Jack McDevitt had an interesting on called ‘Eternity Road’. A few millenia after the collapse, North America has put itself together as a small-town style civilization where ancient books are prized for knowledge but actual knowledge of 20th centurty society is very limited. They refer to the elder civilization as ‘The Roadmakers’ as there’s still decent roads left as remnants of the interstate highway system and no one knows why.

Darn, I was going to mention that one!

Instead I’ll say “Orion Shall Rise”. A tour of the world a few centuries after a nuclear war, with some areas relying on remnants of the old technologies to maintain their influence, others powers have arisen based on developing new technologies, and others that just sort of muddle along.

The “Plausible Dystopias” thread just reminded me of another one:

The “Daybreak” series. By John Barnes. “Daybreak Zero” is actually the middle one, but deals with the post-apocalyptic events from the first novel.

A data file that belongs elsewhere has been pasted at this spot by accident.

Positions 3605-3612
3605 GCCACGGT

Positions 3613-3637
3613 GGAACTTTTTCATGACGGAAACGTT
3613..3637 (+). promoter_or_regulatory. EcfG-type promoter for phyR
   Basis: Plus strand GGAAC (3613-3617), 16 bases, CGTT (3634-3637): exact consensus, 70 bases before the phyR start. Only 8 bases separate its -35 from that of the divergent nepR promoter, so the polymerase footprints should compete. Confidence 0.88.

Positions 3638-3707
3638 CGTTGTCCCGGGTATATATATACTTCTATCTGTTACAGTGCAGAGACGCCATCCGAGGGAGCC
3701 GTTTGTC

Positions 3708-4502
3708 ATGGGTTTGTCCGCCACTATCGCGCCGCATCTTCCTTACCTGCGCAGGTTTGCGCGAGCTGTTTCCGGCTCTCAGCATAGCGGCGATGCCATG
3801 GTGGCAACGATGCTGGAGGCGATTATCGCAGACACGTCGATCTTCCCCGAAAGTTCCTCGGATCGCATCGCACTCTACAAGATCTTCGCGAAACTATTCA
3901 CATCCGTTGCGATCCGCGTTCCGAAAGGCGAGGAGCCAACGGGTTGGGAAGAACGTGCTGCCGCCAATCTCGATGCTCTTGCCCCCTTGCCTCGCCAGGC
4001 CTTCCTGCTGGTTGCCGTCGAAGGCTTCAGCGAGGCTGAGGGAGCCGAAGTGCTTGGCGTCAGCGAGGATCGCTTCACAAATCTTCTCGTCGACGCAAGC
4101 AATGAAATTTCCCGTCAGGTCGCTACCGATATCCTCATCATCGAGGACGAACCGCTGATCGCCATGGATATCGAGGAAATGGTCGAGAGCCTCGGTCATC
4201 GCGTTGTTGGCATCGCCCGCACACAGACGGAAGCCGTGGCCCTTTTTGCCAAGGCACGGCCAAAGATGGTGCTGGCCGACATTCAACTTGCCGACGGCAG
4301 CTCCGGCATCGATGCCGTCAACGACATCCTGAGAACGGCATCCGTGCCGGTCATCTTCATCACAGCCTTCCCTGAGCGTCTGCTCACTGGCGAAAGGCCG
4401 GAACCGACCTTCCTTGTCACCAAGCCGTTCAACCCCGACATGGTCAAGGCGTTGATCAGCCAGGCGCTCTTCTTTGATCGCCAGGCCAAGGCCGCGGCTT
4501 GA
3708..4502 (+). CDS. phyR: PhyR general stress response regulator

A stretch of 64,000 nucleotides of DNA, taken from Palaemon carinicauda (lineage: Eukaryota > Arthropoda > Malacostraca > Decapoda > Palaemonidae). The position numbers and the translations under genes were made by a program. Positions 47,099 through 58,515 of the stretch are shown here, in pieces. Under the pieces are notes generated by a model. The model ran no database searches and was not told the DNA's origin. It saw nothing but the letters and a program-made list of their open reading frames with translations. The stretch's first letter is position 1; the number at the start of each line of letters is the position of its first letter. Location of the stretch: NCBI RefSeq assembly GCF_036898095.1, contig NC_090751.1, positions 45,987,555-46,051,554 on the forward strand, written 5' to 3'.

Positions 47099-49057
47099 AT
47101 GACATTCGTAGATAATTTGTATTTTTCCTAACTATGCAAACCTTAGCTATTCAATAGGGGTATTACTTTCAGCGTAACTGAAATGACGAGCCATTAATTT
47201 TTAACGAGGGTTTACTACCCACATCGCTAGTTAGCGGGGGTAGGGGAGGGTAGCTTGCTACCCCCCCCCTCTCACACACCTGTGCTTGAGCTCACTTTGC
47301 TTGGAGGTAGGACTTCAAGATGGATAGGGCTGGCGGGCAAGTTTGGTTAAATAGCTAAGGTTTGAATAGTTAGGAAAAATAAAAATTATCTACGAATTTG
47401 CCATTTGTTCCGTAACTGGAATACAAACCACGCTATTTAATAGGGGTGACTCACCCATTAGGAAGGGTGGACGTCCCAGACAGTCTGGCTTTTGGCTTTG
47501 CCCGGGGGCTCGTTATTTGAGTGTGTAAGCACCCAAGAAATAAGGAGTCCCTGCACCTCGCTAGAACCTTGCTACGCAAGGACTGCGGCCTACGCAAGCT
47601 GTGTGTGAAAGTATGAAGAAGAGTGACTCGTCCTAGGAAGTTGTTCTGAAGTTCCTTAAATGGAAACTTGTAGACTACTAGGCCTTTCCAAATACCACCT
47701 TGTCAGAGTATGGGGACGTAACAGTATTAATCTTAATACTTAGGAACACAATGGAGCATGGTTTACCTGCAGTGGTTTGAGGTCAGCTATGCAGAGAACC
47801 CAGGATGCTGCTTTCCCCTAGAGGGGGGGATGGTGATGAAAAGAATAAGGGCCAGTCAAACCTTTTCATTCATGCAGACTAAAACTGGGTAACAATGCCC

I would have mentioned them, but they get progressively more ridiculous with each book and I didn’t want to appear to condone that sort of thing.

Earth Abides written by George R. Stewart and published in 1949 is one of the earliest ones.

In Ray Bradbury’s The Martian Chronicles, Earth gets exterminated by a nuclear war. The colonies on Mars are almost deserted, but Mars itself is unscathed, and the few remaining people start to rebuild.

Or, if zombie apocalypses are yawningly old hat, you could go for a VAMPIRE apocalypse in Justin Cronin’s trilogy (The Passage, The Twelve, City of Mirrors).

It’s your basic vampirism-as-virus which coincidentally destroys 99% of society (except the obligatory plucky band of photogenic survivors) yarn, but it was actually a pretty fast, fun read.

John Varley, not Jim.